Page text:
Tag Archives: insects
Halloween Special: Mummies in your Garden

Halloween Special: Mummies in your Garden

Posted 31 October 2010 | By | Categories: Food, Gardening, Pest control, Plants, Vegetables | Comments Off on Halloween Special: Mummies in your Garden

Vivid tales of parasitic wasps eating mummified aphids from the inside out are but a part of this thought-provoking talk on plant protection using insects and the mass production of benevolent bugs.

A real horror story is that more than 90% of fruits and vegetables examined in NZFSA’s Food Residue Surveillance programme have pesticide residues. This method of natural pest control shown by Shimon Steinberg above could be a part of New Zealand’s strategy to reduce pesticide residues in our produce and soil.

Very Hungry Caterpillars

Very Hungry Caterpillars

Posted 24 March 2010 | By | Categories: Animals, Books, Gardening, Growing Food, Vegetables | Comments

very hungry caterpillars

The Very Hungry Caterpillar by Eric CarleThis week marks the anniversary of The Very Hungry Caterpillar, one of my favorite books as a child. But one glance at the protagonist’s varied diet (food diary lovingly compiled by the Shrinking Sisters) reveals that it is not Pieris rapae rapae (aka cabbage white butterfly, small white butterfly or just white butterfly), Seagarden’s frequent diner.

These soft green consumers grow up and become white butterflies, who then lay their eggs on the underside of the leaves. The caterpillars hatch and begin to feast on a menu of organic tatsoi, kale, bok choy, broccoli and brussels sprouts, i.e. the brassicaceae — in the case of the tatsoi (below), until it’s entirely devoured.

In the organic garden, the main options for stopping this cycle are physical (removing the caterpillars and eggs), chemical (garlic spray as a preventative), and biological (Bacillus thuringiensis aka BT, dipel and thuricide which is a bacterial stomach poison for all caterpillars).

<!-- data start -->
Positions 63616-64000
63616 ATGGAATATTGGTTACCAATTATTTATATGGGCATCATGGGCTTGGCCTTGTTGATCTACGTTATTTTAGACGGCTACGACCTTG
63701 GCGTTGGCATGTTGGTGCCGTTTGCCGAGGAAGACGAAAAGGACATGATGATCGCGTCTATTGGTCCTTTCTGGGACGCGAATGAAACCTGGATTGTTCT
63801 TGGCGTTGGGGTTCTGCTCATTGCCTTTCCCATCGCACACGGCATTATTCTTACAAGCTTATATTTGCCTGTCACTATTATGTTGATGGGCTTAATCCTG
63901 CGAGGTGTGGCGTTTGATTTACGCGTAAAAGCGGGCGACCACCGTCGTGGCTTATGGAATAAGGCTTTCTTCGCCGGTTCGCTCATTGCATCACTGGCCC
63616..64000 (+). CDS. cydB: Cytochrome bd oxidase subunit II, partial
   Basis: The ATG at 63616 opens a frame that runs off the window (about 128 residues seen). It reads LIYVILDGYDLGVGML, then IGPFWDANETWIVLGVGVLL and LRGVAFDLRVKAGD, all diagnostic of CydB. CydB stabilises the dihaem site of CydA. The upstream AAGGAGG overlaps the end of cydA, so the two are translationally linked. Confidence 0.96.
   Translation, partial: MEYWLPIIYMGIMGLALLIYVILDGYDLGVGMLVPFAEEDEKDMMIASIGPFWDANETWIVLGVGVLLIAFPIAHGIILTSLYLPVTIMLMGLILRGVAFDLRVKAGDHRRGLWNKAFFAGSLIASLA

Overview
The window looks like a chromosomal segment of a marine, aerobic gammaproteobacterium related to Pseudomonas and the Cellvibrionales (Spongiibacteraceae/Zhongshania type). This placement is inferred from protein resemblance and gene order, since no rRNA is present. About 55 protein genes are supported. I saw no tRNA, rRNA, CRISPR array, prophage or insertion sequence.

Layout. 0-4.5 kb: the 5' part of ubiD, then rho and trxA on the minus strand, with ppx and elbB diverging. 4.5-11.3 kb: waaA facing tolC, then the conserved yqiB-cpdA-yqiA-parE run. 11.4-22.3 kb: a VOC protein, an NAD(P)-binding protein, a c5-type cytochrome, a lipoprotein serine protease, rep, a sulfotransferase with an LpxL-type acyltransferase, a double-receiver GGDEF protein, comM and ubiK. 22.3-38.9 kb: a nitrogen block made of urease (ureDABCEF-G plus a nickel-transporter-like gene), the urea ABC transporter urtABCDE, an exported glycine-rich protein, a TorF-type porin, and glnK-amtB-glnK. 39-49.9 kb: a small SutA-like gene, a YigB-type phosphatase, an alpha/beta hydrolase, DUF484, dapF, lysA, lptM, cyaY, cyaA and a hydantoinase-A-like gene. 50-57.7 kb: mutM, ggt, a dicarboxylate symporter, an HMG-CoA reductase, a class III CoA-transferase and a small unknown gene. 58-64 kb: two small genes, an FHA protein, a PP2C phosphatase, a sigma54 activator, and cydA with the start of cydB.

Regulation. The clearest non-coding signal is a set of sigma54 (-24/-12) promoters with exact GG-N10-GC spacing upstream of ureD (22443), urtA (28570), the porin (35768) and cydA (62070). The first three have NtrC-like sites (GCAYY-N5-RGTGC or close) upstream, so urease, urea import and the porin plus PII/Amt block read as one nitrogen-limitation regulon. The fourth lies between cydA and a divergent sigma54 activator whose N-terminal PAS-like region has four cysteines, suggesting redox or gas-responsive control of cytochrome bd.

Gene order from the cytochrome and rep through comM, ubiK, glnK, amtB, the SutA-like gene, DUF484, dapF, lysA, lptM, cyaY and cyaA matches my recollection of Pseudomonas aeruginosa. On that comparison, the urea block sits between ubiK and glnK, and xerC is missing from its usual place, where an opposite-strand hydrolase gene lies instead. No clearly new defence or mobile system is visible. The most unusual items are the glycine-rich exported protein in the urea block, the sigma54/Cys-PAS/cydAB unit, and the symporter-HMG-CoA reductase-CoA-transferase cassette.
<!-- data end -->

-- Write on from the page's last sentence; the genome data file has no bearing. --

I regularly apply garlic spray, which I suspect the caterpillars enjoy as a tasty marinade, and my strategic companion plantings of hyssop, nasturtium, calendula and cosmos have been interpreted as gifts of affectionate bouquets. A box of BT (in the form of Organic NO Caterpillars) sits on the shelf, but after buying it I found I really don’t have a strong desire to poison the little beings. I guess I value biodiversity more than a perfect crop. (See Dan Barber’s inspiring TED talk featuring systems-thinking measurements of success, such as the the health of the predators and water purified through the farming process.)

I handpick them in the mornings. And sometimes in the evenings. They rotate their fuzzy faces towards mine and channel Mary Oliver, mouthing “Don’t bother me.
I’ve just been born.”
Once I’ve gathered a handful or so, I fling them gently over the fence, into the puka (or beyond). I won’t be replanting tatsoi. How do you deal with very hungry caterpillars?